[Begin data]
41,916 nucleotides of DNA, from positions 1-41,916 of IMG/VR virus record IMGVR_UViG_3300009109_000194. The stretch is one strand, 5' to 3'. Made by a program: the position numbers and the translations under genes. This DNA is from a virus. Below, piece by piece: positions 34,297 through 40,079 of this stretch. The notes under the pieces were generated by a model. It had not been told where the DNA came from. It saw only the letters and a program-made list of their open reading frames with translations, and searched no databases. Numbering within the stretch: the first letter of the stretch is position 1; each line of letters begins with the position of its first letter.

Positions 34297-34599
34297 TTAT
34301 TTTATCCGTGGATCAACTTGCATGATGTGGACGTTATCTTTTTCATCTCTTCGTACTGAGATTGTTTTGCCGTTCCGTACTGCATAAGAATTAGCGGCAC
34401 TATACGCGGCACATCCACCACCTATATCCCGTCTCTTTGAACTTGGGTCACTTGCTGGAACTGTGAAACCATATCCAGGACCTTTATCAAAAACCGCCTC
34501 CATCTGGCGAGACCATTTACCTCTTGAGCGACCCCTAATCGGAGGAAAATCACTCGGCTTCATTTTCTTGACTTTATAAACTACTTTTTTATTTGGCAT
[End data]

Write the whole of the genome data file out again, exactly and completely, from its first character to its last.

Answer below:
41,916 nucleotides of DNA, from positions 1-41,916 of IMG/VR virus record IMGVR_UViG_3300009109_000194. The stretch is one strand, 5' to 3'. Made by a program: the position numbers and the translations under genes. This DNA is from a virus. Below, piece by piece: positions 34,297 through 40,079 of this stretch. The notes under the pieces were generated by a model. It had not been told where the DNA came from. It saw only the letters and a program-made list of their open reading frames with translations, and searched no databases. Numbering within the stretch: the first letter of the stretch is position 1; each line of letters begins with the position of its first letter.

Positions 34297-34599
34297 TTAT
34301 TTTATCCGTGGATCAACTTGCATGATGTGGACGTTATCTTTTTCATCTCTTCGTACTGAGATTGTTTTGCCGTTCCGTACTGCATAAGAATTAGCGGCAC
34401 TATACGCGGCACATCCACCACCTATATCCCGTCTCTTTGAACTTGGGTCACTTGCTGGAACTGTGAAACCATATCCAGGACCTTTATCAAAAACCGCCTC
34501 CATCTGGCGAGACCATTTACCTCTTGAGCGACCCCTAATCGGAGGAAAATCACTCGGCTTCATTTTCTTGACTTTATAAACTACTTTTTTATTTGGCAT